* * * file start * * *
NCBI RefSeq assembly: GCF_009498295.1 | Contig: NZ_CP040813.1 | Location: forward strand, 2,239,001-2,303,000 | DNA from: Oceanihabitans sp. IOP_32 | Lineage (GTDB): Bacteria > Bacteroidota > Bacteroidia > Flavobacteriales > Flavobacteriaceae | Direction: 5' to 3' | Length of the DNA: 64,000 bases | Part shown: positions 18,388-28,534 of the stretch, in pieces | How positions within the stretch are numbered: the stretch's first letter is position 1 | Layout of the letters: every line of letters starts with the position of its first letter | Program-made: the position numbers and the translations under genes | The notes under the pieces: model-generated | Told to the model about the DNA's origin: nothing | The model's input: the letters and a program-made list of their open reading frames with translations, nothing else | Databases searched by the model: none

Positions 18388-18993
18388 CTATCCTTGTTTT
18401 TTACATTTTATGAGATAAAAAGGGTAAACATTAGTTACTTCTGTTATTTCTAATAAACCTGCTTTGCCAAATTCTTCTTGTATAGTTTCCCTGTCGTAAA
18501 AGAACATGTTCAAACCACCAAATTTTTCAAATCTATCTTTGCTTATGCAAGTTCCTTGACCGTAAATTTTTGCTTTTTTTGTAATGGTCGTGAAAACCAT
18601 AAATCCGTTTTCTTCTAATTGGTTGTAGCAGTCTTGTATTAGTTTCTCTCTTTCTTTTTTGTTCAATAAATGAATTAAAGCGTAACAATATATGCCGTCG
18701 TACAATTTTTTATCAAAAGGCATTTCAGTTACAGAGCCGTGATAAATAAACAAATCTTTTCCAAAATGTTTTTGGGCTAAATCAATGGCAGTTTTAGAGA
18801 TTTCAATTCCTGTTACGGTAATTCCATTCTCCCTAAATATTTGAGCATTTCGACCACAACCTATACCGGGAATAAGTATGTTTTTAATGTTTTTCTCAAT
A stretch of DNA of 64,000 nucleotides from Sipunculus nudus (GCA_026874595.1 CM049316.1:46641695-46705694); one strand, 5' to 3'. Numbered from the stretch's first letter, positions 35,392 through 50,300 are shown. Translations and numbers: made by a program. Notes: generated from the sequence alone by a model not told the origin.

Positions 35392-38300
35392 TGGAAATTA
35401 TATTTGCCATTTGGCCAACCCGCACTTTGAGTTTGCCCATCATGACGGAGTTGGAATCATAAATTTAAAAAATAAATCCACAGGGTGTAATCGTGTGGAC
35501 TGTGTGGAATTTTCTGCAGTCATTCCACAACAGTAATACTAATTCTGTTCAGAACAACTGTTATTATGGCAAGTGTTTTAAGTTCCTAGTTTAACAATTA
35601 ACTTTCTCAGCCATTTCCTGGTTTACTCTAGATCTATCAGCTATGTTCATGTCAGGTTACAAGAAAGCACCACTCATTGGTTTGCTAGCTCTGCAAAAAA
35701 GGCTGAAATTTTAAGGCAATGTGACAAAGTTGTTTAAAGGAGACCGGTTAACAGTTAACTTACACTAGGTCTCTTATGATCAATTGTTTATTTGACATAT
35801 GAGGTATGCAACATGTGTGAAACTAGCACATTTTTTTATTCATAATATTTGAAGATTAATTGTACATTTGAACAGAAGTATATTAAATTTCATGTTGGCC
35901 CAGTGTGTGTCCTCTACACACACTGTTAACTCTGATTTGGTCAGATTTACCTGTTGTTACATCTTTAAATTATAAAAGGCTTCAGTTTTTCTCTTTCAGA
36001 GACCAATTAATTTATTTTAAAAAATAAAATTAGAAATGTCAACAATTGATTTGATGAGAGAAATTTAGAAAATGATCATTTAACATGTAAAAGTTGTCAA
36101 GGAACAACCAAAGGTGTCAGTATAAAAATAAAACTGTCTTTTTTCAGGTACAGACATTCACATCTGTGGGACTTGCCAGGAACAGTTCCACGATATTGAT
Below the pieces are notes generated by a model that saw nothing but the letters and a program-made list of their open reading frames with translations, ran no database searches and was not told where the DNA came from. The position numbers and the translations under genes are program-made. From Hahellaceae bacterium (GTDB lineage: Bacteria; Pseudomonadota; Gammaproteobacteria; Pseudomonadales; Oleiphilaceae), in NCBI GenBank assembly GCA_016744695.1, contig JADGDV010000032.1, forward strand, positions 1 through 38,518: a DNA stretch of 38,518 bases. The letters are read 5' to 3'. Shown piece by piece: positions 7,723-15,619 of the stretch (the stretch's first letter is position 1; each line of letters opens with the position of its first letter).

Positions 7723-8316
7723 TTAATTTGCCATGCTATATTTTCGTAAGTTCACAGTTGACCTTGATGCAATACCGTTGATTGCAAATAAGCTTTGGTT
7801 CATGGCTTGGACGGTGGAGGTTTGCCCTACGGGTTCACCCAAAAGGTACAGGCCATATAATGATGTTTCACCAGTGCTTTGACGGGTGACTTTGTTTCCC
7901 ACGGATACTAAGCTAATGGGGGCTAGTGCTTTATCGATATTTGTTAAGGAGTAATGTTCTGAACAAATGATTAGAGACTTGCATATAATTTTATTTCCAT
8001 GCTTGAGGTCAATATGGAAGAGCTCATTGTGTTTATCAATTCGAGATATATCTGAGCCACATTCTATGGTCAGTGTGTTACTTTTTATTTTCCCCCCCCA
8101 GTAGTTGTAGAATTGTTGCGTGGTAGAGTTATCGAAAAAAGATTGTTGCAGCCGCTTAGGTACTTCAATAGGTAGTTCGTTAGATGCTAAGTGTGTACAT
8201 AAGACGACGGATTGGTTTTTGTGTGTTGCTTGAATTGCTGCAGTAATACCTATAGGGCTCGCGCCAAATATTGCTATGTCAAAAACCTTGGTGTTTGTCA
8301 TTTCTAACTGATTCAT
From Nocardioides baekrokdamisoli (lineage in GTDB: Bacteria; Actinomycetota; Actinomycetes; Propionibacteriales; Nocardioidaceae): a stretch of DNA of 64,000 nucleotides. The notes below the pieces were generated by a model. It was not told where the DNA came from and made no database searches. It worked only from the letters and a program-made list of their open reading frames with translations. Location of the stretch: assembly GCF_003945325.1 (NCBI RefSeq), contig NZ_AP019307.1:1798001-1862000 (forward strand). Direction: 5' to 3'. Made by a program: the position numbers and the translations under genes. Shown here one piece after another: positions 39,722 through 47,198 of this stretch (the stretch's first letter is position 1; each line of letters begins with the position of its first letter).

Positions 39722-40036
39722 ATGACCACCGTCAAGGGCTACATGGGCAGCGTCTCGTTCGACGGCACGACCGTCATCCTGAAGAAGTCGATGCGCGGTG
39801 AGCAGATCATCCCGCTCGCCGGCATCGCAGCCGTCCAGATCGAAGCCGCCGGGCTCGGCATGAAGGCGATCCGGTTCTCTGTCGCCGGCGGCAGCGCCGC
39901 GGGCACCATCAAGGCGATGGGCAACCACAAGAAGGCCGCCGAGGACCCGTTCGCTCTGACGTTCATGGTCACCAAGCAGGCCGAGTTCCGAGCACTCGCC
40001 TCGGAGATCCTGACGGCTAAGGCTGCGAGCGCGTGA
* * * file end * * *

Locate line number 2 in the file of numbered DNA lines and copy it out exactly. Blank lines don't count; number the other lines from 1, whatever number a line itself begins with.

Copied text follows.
Positions 18388-18993